Wed, Jan 28, 2004 - Page 1 News List

Et tu, Chirac?

COZYING UP The French president said Taiwan's March 20 referendum would be a `grave error' as he sought to boost ties with Beijing during a visit by his Chinese counterpart


French President Jacques Chirac, right, points while talking to Chinese President Hu Jintao during welcoming ceremonies in Paris on Monday.


France's president, in a strong show of support for the visiting leader of China, warned Taiwan that it will be committing a "grave error" that could destabilize the region by holding a referendum in March.

At a state dinner Monday to honor Chinese President Hu Jintao (胡錦濤), French President Jacques Chirac added his weight to China's opposition to President Chen Shui-bian's (陳水扁) plan to ask voters whether Taiwan should beef up anti-missile defenses if Beijing refuses to withdraw the hundreds of missiles it has pointed at Taiwan.

"Breaking the status quo with a unilateral destabilizing initiative, whatever it is, including a referendum, would favor division over unity," Chirac said. "It would be a grave error. It would carry a heavy responsibility."

Speaking later, Hu thanked Chirac for his "clear position of principle ... against the moves by the Taiwanese authorities that tend toward the independence of Taiwan through a referendum."

"We firmly oppose the independence of Taiwan and will not let anyone separate Taiwan from the rest of China in one way or another," Hu said.

But Chirac also pressed for human rights improvements in China, urging Hu to lead his country of 1.3 billion people "resolutely down the track of democracy and of liberties," to match its impressive economic transformation.

"Respect for human rights is a necessary condition for the development of modern societies and economies," Chirac said. "I know it is one of your priorities."

According the Chinese leader a rare honor, Chirac went himself to Paris' Orly airport to meet Hu and his wife, Liu Yongqing. The two men inspected a military guard as a band played China's anthem, March of the Volunteers, followed by France's Marseillaise.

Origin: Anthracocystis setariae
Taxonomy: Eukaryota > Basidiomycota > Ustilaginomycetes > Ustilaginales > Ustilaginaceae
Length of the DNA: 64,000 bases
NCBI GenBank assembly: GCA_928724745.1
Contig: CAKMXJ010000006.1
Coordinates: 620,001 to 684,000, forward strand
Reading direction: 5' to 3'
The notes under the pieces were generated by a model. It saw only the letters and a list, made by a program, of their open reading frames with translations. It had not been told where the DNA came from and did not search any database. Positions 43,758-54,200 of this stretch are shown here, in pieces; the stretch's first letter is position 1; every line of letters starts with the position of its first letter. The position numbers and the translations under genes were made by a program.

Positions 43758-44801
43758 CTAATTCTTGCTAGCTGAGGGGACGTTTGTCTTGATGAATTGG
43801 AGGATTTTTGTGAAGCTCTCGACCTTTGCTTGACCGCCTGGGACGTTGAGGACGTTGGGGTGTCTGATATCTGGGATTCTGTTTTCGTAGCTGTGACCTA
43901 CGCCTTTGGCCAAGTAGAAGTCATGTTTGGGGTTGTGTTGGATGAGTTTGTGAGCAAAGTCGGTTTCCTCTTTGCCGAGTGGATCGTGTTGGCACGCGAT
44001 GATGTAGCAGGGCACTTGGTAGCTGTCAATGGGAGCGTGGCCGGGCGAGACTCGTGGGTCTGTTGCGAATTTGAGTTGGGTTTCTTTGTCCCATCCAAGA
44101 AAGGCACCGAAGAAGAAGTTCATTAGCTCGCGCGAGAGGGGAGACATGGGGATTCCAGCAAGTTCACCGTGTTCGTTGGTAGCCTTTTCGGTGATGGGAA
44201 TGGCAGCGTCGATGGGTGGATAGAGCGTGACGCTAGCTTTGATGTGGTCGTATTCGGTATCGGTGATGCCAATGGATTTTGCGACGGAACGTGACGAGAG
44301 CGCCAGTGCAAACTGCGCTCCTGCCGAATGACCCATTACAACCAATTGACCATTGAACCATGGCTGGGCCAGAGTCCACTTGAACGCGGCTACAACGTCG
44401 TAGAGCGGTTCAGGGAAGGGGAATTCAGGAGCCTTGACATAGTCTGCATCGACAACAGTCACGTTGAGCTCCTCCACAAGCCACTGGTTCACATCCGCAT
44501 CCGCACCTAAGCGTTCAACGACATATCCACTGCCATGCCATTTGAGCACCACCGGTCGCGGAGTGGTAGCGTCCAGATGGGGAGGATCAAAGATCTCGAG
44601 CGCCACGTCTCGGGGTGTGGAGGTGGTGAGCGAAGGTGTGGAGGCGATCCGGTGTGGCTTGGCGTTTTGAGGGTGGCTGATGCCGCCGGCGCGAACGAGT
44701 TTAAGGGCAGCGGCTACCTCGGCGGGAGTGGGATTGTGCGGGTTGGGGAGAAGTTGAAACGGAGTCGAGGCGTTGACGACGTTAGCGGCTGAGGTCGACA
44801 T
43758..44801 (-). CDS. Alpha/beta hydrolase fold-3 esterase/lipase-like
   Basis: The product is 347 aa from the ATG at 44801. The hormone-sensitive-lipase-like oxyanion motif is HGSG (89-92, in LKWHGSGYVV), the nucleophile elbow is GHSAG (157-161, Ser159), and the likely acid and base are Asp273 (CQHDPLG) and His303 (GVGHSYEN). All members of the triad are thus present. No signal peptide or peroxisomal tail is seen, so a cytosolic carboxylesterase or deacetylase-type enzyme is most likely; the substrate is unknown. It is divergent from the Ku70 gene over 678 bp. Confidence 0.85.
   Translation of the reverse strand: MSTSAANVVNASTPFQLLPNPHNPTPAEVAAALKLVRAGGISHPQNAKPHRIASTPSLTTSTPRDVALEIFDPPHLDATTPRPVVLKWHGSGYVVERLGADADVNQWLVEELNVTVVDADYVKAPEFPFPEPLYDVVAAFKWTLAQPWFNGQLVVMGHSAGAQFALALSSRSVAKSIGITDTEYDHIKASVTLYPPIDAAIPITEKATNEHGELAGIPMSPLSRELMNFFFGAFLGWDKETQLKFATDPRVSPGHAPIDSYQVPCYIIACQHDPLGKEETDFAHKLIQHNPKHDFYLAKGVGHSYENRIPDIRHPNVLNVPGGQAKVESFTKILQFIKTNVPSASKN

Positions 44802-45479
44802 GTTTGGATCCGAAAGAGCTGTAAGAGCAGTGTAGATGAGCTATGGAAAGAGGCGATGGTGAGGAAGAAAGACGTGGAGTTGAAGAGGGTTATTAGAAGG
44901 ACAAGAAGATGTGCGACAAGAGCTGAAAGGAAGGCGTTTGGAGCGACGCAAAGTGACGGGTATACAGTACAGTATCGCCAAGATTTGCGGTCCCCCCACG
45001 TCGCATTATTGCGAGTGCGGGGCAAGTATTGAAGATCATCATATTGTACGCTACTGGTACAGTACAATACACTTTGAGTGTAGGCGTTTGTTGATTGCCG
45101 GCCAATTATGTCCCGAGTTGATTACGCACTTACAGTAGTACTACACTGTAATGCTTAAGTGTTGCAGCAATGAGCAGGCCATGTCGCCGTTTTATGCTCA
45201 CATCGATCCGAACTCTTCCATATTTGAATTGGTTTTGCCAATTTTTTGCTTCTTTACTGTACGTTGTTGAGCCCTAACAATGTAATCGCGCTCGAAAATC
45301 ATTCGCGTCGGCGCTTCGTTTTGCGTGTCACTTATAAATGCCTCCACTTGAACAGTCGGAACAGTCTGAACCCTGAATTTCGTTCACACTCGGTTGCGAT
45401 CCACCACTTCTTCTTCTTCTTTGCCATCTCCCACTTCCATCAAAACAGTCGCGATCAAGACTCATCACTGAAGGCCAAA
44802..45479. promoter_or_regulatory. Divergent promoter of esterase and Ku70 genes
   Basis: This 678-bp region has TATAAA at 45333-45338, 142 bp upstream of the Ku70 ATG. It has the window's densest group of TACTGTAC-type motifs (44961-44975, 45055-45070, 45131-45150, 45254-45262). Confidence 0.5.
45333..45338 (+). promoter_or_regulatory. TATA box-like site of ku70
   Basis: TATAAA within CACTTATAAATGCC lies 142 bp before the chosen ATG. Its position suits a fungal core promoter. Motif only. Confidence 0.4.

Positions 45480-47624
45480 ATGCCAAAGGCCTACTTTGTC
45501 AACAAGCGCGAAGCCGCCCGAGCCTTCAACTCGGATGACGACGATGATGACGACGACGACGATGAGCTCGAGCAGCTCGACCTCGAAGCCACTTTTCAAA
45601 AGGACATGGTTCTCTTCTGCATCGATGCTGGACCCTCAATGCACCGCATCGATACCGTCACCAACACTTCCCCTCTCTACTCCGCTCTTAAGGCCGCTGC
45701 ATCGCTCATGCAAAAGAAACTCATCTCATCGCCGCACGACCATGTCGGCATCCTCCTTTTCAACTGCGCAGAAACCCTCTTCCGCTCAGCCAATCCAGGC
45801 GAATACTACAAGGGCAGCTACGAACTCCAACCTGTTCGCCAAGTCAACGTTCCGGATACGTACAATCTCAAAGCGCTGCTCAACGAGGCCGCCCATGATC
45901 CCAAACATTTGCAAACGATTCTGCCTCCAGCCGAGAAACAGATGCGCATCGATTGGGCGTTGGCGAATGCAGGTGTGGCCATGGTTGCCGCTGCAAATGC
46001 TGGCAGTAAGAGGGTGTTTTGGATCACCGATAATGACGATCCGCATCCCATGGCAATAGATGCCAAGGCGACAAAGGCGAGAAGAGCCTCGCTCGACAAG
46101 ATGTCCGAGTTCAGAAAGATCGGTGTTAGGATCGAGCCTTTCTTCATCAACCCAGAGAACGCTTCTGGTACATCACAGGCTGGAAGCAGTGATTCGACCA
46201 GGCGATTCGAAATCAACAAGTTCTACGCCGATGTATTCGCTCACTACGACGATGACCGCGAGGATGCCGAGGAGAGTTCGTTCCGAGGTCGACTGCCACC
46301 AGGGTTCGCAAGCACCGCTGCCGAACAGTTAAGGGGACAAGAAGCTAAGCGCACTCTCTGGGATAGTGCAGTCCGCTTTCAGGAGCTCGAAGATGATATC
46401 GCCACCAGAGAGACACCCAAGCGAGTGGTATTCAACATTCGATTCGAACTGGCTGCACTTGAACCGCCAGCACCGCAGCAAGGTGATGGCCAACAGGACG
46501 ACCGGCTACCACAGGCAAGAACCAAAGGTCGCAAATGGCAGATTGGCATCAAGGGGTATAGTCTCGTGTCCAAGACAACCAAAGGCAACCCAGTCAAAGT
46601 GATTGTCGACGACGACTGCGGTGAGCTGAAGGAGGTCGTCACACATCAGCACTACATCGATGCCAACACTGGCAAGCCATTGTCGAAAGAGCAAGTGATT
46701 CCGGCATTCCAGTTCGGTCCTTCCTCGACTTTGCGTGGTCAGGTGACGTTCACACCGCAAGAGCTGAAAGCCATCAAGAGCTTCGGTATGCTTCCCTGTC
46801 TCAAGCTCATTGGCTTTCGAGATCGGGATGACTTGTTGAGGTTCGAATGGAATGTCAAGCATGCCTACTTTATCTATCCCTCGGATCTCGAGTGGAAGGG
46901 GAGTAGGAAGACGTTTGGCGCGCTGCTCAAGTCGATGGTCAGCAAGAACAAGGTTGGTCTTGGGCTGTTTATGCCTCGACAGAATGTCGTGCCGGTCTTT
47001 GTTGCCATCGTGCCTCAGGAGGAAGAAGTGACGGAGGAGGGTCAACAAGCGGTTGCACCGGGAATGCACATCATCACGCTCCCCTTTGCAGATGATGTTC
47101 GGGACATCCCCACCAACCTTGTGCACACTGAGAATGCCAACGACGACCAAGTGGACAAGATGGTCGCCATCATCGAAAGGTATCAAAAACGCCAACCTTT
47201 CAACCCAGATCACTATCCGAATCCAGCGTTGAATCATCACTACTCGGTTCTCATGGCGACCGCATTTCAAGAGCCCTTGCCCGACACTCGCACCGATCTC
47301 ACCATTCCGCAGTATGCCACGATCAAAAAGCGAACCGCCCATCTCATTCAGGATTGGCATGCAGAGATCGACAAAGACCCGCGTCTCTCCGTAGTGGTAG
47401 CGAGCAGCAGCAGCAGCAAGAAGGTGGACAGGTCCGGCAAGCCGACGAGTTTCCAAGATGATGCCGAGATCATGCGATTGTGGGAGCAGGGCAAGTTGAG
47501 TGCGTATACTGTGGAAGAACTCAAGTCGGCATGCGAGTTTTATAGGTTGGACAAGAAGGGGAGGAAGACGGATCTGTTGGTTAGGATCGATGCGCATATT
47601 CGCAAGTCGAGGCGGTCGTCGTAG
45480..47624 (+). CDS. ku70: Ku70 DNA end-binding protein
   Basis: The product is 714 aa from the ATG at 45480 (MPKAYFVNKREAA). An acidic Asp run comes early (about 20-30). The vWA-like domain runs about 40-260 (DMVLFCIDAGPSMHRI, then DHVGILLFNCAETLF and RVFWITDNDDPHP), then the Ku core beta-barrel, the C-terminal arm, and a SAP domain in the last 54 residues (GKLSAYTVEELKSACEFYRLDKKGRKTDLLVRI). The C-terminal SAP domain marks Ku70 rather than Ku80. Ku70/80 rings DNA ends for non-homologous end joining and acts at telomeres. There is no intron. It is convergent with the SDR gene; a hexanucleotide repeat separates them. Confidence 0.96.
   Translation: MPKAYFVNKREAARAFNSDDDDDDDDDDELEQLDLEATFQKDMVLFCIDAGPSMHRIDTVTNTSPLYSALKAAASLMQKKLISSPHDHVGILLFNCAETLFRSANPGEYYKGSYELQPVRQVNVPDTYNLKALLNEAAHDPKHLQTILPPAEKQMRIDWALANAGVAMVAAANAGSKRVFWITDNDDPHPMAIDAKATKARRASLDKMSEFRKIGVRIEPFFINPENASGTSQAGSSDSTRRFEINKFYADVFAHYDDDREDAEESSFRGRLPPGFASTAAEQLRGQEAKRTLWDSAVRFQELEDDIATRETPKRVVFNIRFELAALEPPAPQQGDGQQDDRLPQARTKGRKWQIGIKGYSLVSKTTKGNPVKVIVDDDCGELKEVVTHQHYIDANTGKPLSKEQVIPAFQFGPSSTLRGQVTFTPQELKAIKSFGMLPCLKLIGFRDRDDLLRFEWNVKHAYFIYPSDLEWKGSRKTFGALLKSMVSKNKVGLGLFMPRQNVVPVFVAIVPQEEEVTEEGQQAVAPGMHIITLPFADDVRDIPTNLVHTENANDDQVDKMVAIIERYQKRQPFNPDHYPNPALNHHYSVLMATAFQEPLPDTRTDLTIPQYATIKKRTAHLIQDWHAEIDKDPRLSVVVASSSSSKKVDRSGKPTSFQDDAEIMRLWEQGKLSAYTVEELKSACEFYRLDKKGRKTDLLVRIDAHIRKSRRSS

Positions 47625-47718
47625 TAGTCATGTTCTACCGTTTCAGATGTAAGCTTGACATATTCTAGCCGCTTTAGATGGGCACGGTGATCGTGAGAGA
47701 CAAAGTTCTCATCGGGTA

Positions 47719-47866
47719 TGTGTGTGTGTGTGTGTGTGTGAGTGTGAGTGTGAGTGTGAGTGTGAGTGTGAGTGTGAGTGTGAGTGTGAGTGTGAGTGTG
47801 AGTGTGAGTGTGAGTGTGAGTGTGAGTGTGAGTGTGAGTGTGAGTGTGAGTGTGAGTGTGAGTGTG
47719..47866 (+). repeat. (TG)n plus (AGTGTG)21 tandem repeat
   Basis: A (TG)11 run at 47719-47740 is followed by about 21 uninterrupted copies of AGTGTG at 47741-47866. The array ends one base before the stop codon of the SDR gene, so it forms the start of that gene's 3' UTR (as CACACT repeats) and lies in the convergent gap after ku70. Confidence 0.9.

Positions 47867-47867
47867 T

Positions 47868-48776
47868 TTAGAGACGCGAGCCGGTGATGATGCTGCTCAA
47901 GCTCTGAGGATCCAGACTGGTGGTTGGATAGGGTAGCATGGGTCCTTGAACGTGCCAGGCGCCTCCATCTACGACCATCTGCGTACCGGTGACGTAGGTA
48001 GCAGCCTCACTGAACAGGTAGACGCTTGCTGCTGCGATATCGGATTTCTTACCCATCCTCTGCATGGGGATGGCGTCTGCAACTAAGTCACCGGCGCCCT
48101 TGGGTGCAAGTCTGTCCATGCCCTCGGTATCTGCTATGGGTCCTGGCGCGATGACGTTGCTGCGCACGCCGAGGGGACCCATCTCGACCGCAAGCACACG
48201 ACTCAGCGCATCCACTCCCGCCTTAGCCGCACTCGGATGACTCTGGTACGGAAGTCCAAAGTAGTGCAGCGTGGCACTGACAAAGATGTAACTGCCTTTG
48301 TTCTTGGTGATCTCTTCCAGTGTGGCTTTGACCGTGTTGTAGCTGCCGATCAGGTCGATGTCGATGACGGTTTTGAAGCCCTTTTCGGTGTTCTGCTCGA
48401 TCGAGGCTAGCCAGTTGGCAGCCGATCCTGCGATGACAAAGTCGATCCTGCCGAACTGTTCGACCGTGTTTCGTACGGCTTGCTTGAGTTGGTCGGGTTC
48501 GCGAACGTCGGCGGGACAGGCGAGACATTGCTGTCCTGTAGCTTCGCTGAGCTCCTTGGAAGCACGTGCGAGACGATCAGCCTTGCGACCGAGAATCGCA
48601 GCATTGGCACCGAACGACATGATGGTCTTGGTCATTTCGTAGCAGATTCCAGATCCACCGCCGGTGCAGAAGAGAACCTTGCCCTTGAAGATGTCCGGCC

Hu said closer ties between the two permanent members of the UN Security Council, who both opposed the US-led war in Iraq, would help promote "peace, stability and prosperity in the world."

Hu and Chirac discussed Iraq, Iran, the Middle East and Afghanistan, but not human rights, at a meeting Monday afternoon, Chirac spokeswoman Catherine Colonna said.

Chirac told Hu that France backs Chinese efforts to peacefully defuse tensions on the Korean peninsula stemming from North Korea's nuclear weapons program.

The state visit was Hu's first to Western Europe since he ascended to the presidency last March.

But human rights, a key concern in the country that spawned the declaration of the rights of man in 1789, overshadowed the official agenda. In protest at Chinese abuses, some lawmakers said they would boycott Hu's address to the French parliament yesterday.

"Nothing obliges us to listen to him who leads the world's biggest dictatorship," Lionnel Luca, a lawmaker from Chirac's UMP party, said on France-Info radio.

"China is not the smiling face it seems," he said.

Rather than hear Hu, Luca will join protesters against China's policies in Tibet at a demonstration scheduled to coincide with the speech, said Luca's parliamentary aide, Marie Huteau.

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